Many educators and parents voice concern and opposition over implementation of the standards and wonder whether the tests effectively and fairly measure learning. However, supporters maintain that the standards "establish clear, consistent guidelines for what every student should know and be able to do", and also "provide a way for teachers to measure student progress throughout the school year". As arguments become political, both Republicans and Democrats are sounding off.  Last year, the Republican National Committee passed an anti-CCI resolution, claiming that implementation federally infringes on states' rights.  Moreover, Democratic critics state that the CCI is neither based on research, nor offers evidence of improving upon the assessment of student achievement when compared to older tests. Furthermore, the use of the Initiative to evaluate the teachers and schools themselves is troubling-a predicament that many believe will undermine the purpose of the tests in the first place and create conflict of interest.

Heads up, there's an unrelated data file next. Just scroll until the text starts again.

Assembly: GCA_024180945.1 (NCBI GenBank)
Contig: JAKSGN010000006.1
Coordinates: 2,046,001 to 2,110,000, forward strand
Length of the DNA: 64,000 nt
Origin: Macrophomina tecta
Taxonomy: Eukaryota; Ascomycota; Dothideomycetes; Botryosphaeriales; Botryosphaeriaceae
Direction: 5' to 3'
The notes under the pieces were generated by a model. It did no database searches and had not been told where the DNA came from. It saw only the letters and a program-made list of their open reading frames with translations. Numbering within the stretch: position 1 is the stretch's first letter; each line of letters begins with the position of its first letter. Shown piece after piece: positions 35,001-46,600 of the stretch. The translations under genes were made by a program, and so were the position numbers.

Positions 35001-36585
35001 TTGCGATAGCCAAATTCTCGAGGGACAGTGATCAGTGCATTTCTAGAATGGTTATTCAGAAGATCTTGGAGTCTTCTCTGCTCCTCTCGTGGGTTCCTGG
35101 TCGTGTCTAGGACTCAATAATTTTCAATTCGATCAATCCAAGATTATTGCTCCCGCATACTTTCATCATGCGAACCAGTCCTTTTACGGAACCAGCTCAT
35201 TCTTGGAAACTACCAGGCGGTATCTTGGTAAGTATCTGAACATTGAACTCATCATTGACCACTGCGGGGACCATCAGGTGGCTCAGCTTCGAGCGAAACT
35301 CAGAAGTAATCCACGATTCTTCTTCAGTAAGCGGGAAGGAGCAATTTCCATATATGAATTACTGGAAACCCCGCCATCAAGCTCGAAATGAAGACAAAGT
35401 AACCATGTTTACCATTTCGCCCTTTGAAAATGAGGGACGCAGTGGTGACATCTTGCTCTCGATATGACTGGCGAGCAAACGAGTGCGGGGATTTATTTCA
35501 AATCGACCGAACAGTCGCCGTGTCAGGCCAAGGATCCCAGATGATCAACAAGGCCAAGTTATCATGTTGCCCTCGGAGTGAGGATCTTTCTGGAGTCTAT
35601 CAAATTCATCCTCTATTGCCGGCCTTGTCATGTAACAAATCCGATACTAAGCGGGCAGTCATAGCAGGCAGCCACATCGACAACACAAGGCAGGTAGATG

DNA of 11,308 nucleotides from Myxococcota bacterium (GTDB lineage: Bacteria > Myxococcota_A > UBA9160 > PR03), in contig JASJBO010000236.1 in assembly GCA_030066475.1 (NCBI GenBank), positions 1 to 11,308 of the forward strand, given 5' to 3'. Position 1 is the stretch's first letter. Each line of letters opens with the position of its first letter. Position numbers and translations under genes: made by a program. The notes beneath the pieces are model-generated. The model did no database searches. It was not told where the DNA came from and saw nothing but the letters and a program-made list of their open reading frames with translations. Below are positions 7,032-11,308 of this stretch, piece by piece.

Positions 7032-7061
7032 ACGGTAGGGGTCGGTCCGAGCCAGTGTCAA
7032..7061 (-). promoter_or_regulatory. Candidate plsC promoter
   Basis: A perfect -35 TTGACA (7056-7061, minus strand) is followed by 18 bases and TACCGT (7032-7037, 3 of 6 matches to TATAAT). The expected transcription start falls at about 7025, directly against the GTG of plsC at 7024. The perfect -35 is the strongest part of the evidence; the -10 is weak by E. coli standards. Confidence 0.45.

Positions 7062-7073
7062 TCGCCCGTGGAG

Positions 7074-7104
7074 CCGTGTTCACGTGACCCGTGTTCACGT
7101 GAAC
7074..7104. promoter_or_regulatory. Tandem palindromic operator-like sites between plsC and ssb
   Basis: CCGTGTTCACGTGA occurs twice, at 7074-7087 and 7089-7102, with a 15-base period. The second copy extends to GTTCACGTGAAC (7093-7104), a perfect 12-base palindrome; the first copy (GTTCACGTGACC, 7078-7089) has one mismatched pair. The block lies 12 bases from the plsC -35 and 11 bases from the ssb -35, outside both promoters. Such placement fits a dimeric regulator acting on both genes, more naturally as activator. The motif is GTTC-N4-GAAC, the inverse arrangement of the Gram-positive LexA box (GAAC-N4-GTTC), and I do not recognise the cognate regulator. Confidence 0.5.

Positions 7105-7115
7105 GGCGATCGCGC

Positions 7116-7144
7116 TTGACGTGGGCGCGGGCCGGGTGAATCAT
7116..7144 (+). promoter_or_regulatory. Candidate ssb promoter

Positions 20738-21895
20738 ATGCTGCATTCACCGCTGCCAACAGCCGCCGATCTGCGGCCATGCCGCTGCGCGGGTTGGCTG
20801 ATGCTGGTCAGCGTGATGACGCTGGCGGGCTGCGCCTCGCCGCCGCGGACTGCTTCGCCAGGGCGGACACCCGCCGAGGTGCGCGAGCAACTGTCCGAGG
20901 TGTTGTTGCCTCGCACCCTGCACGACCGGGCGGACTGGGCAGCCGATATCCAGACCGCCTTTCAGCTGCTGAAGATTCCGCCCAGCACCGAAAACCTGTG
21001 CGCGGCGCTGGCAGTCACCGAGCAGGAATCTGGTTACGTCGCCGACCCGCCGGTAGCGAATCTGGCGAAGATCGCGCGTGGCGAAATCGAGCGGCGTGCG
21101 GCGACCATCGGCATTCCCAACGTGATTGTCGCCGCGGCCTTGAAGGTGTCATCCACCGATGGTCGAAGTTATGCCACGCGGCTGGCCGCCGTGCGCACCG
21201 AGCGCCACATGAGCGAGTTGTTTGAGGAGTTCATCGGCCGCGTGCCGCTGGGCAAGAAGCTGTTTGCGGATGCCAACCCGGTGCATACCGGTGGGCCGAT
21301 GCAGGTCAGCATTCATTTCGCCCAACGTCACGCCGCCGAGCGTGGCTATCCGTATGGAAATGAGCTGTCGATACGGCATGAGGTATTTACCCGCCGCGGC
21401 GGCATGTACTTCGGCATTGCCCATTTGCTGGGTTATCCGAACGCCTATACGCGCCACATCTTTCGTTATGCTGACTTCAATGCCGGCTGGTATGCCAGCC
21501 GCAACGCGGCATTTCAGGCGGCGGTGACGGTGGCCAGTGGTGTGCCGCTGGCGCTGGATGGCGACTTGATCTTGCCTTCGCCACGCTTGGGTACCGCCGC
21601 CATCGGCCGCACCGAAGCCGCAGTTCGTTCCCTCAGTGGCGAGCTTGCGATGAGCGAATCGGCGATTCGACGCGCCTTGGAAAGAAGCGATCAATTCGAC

Several high profile educators also explain the difficulties of implementing CCI, such as Carol Burris and Michael Fullan.  Burris, award winning principal of South Side High School in New York, moved from enthusiastic supporter to staunch opponent.  She co-authored a letter speaking out against evaluating teachers by student test scores, which has signatures from 1,535 New York principals.  Burris argues that teaching and learning are being "distorted" for three main reasons.  First, a conflict of interest arises as schools and teachers are evaluated by students' scores and risk punishment through loss of funding or jobs. Students absorb pressure and fear over test scores and parents feel compelled to protect and remove children to avoid having them reduced to a data number.  Fullan, a celebrated international authority on school reform who helped to transform schools in Ontario, Canada, elucidates that curriculum and instruction should drive the CCI rather than standards and assessments.  He clarifies that the right driver of school change is capacity building, and that "data should be used as a strategy for improvement", not for punishment and accountability.